Abstract: Transiting planet systems offer the best opportunity to measure the masses and radii of a large sample of planets and their host stars. However, relative photometry and radial velocity measurements alone only constrain the density of the host star. Thus, there is a one-parameter degeneracy in the mass and radius of the host star, and by extension the planet. Several theoretical, semi-empirical, and nearly empirical methods have been used to break this degeneracy and independently measure the mass and radius of the host star and planets(s). We focus our analysis on modelling KELT-15b, a fairly typical hot Jupiter, using each of these methods implemented in EXOFASTv2. As we approach an era of few percent precisions on some of these properties, it is critical to assess whether these different methods are providing accuracies that are of the same order, or better than, the stated statistical precisions. We investigate the differences in the planet parameter estimates inferred when using the Torres empirical relations, YY isochrones, MIST isochrones, and a nearly-direct empirical measurement of the radius of the host star using its spectral energy distribution, effective temperature, and Gaia parallax.
Armaan Goyal (Indiana U)
The Interplay of Mean Motion Resonance and Peas-in-a-Pod Architectures (PDF - 7.6 MB)
Abstract: Planets orbiting the same star tend to display a striking degree of uniformity in their size, mass, and orbital spacing, exhibiting a “peas-in-a-pod” phenomenon that serves to place invaluable constraints on the formation of multiple-planet systems. In this talk, I shall discuss a pair of statistical analyses that probe the relationship between mean motion resonance (MMR) and the emergence of these peas-in-a-pod architectures. Recent demonstrations of planetary mass uniformity have largely been limited to systems that exhibit strong transit-timing variations (TTVs), and are thus near MMR. Accordingly, I shall present in the first half of this talk a novel demonstration of mass uniformity for a sample of planetary systems entirely devoid of TTVs, suggesting that peas-in-a-pod architectures indeed persist for non-resonant systems as well. While this result may seem to imply that the emergence of peas-in-a-pod architectures occurs agnostically with regard to resonance, the question still remains if the degree of the associated planetary uniformity differs between near-resonant and non-resonant configurations. I shall thus present in the second half of this talk a direct comparison of size uniformity between the two modes, finding that near-resonant planetary configurations display enhanced size uniformity compared to their non-resonant counterparts, both across entire systems and within the same planetary system. These results are broadly consistent with a variety of formation paradigms for multiple-planet systems, though further investigation is necessary to ascertain whether the respective evolutionary channels for non-resonant and near-resonant configurations comprise a singular process or are themselves wholly distinct.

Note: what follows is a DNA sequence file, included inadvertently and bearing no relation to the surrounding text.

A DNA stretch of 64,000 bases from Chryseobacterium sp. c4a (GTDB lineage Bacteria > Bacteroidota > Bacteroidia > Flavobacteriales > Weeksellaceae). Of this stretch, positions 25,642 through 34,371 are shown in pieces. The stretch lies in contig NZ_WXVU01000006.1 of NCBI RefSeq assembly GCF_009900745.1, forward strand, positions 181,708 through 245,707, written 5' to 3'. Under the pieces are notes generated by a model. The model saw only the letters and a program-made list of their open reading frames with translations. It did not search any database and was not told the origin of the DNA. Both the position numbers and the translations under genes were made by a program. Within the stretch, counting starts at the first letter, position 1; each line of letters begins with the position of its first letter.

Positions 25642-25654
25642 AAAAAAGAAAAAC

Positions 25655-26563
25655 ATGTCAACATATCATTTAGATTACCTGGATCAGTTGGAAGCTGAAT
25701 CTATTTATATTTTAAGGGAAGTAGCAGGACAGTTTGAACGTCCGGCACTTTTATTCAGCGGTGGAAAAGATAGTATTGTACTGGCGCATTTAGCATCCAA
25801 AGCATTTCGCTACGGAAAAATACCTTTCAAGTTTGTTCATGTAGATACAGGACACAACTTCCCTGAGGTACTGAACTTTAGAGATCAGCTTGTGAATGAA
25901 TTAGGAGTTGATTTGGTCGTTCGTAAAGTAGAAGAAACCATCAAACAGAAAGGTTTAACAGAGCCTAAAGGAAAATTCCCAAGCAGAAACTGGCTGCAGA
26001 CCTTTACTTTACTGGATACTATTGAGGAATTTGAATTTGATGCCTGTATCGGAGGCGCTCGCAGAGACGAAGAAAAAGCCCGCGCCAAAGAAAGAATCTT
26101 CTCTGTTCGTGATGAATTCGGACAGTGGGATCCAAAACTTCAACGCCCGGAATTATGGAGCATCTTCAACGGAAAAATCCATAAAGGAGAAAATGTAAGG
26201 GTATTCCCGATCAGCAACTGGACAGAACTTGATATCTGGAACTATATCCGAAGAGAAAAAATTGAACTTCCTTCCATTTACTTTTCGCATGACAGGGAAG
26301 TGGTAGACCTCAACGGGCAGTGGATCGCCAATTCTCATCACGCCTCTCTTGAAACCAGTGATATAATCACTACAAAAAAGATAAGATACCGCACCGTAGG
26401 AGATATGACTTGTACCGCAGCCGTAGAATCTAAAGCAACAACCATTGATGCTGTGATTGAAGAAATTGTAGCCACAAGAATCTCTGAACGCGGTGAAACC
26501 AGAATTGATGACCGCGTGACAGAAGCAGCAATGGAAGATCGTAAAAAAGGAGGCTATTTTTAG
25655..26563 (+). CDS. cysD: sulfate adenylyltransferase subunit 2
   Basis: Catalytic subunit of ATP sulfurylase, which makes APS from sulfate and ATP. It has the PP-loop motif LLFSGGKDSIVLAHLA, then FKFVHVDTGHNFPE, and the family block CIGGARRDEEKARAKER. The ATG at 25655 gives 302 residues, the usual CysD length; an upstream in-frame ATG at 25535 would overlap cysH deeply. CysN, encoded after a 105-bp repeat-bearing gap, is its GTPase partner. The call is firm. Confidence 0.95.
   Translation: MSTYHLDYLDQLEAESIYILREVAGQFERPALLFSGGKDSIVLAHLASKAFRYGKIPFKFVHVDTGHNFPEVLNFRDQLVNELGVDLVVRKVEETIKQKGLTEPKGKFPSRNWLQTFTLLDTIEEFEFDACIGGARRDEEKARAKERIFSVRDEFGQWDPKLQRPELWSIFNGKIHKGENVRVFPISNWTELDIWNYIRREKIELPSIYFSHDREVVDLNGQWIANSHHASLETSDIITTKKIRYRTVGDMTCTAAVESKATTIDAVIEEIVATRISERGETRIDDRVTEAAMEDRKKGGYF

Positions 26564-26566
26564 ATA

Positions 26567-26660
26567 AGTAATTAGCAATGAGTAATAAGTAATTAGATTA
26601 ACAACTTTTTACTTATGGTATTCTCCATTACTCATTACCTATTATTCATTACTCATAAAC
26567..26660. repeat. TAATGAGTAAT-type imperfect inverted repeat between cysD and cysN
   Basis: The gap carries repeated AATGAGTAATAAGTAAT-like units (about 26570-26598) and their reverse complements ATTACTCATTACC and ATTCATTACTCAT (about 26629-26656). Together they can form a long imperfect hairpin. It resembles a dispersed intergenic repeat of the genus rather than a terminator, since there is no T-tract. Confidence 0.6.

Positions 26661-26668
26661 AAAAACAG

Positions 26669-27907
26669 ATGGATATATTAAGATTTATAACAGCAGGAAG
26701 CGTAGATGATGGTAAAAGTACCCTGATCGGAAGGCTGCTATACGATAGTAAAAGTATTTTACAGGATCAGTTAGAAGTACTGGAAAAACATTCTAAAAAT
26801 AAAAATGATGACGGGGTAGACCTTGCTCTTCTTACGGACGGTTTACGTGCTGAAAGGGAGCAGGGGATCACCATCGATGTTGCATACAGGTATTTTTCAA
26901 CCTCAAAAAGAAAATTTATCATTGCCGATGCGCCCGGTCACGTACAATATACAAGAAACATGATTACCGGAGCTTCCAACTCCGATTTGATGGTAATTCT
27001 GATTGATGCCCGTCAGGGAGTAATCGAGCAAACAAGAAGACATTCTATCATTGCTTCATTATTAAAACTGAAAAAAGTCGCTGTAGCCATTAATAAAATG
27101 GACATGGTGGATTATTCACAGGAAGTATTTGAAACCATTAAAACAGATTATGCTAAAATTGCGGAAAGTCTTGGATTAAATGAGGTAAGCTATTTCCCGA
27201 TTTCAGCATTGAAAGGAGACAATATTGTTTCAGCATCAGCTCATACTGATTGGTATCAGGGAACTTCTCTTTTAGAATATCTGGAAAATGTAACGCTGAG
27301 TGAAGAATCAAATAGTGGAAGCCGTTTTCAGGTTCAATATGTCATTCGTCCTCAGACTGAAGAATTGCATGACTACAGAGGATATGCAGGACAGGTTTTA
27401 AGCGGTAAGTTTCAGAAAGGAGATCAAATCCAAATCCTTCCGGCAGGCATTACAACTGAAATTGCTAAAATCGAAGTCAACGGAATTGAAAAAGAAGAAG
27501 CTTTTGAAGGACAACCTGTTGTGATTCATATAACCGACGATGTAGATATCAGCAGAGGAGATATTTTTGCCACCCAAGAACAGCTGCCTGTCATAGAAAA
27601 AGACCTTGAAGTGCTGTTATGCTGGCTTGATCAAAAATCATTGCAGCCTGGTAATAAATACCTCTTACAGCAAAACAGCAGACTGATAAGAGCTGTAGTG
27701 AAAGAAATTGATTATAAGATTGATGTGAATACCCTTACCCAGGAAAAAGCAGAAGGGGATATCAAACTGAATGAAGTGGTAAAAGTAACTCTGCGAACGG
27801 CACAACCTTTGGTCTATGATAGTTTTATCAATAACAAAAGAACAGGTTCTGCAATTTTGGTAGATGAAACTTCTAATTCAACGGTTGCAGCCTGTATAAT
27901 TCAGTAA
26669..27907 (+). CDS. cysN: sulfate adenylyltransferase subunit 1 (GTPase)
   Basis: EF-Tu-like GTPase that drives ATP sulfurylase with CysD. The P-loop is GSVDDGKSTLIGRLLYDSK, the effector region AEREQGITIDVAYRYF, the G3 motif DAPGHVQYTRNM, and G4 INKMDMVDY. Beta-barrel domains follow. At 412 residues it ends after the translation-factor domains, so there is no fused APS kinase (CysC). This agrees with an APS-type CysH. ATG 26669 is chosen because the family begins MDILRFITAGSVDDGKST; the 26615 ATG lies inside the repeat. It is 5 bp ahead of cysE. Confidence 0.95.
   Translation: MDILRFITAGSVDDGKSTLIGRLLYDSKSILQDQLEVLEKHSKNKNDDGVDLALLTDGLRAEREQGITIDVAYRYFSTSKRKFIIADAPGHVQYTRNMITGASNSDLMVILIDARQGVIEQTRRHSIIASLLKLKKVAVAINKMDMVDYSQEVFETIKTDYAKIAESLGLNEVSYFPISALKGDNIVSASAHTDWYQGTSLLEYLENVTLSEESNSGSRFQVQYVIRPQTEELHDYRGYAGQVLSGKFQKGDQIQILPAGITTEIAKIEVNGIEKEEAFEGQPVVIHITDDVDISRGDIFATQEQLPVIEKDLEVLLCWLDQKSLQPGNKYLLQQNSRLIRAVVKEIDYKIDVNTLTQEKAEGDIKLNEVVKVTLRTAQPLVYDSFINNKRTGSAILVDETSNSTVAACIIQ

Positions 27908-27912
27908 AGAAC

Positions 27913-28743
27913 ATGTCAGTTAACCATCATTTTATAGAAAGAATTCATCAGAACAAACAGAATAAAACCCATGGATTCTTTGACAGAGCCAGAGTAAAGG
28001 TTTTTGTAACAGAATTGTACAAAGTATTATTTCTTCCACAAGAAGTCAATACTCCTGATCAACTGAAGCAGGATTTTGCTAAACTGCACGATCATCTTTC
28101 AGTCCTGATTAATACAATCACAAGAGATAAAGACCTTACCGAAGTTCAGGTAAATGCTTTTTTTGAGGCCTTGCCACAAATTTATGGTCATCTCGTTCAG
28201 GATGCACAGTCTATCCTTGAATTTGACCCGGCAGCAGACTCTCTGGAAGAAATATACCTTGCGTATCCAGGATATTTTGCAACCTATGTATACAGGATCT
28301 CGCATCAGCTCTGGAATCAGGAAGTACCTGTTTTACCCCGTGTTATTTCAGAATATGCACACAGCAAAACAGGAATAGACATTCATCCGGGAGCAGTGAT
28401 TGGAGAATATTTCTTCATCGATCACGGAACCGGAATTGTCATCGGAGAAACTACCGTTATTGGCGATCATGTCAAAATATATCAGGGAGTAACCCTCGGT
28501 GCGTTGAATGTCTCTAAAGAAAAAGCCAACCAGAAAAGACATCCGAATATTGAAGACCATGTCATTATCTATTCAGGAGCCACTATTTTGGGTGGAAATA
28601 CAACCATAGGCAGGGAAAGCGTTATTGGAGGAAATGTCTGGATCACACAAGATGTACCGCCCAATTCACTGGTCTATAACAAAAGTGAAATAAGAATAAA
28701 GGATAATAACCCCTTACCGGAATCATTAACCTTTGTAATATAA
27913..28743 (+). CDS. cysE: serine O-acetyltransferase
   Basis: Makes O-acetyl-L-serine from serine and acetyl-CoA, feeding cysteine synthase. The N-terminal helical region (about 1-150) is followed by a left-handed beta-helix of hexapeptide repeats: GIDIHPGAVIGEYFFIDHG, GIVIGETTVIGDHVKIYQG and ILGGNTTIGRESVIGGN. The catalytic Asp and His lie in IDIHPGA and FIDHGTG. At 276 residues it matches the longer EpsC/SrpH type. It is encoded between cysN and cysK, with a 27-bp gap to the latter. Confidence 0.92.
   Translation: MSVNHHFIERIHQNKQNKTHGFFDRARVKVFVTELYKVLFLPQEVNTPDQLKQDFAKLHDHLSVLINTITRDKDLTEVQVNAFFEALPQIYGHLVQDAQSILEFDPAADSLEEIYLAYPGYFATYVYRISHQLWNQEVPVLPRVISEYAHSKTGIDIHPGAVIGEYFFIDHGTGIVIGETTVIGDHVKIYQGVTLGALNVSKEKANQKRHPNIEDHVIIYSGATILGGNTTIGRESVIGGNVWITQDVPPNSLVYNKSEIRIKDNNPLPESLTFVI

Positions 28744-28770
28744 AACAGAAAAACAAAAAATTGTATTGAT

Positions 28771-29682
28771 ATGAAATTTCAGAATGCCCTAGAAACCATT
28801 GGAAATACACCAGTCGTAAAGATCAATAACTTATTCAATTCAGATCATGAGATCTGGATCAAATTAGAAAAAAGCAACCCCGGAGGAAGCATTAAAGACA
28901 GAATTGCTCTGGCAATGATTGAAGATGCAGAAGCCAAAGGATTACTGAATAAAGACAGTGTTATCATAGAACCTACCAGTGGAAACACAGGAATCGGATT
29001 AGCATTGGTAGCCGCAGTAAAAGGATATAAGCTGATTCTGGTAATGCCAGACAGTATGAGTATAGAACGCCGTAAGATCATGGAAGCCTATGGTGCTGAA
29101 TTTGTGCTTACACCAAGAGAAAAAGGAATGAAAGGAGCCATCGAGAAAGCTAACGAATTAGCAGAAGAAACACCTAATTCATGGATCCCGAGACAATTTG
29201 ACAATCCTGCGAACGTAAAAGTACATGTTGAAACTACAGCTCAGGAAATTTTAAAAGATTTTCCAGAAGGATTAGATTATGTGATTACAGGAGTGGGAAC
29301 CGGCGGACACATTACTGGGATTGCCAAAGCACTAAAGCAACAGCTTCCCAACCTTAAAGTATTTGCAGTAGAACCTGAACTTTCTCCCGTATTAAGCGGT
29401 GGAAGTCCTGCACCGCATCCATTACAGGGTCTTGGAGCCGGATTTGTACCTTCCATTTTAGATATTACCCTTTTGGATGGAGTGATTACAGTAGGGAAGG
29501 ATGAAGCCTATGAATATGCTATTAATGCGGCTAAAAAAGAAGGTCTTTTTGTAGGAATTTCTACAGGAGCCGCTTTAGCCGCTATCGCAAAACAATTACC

Pa Chia Thao (U of North Carolina Chapel Hill)
Hazy with a Chance of Star Spots: Constraining the Atmosphere of the Young Planet, K2-33b (PDF - 9.4 MB)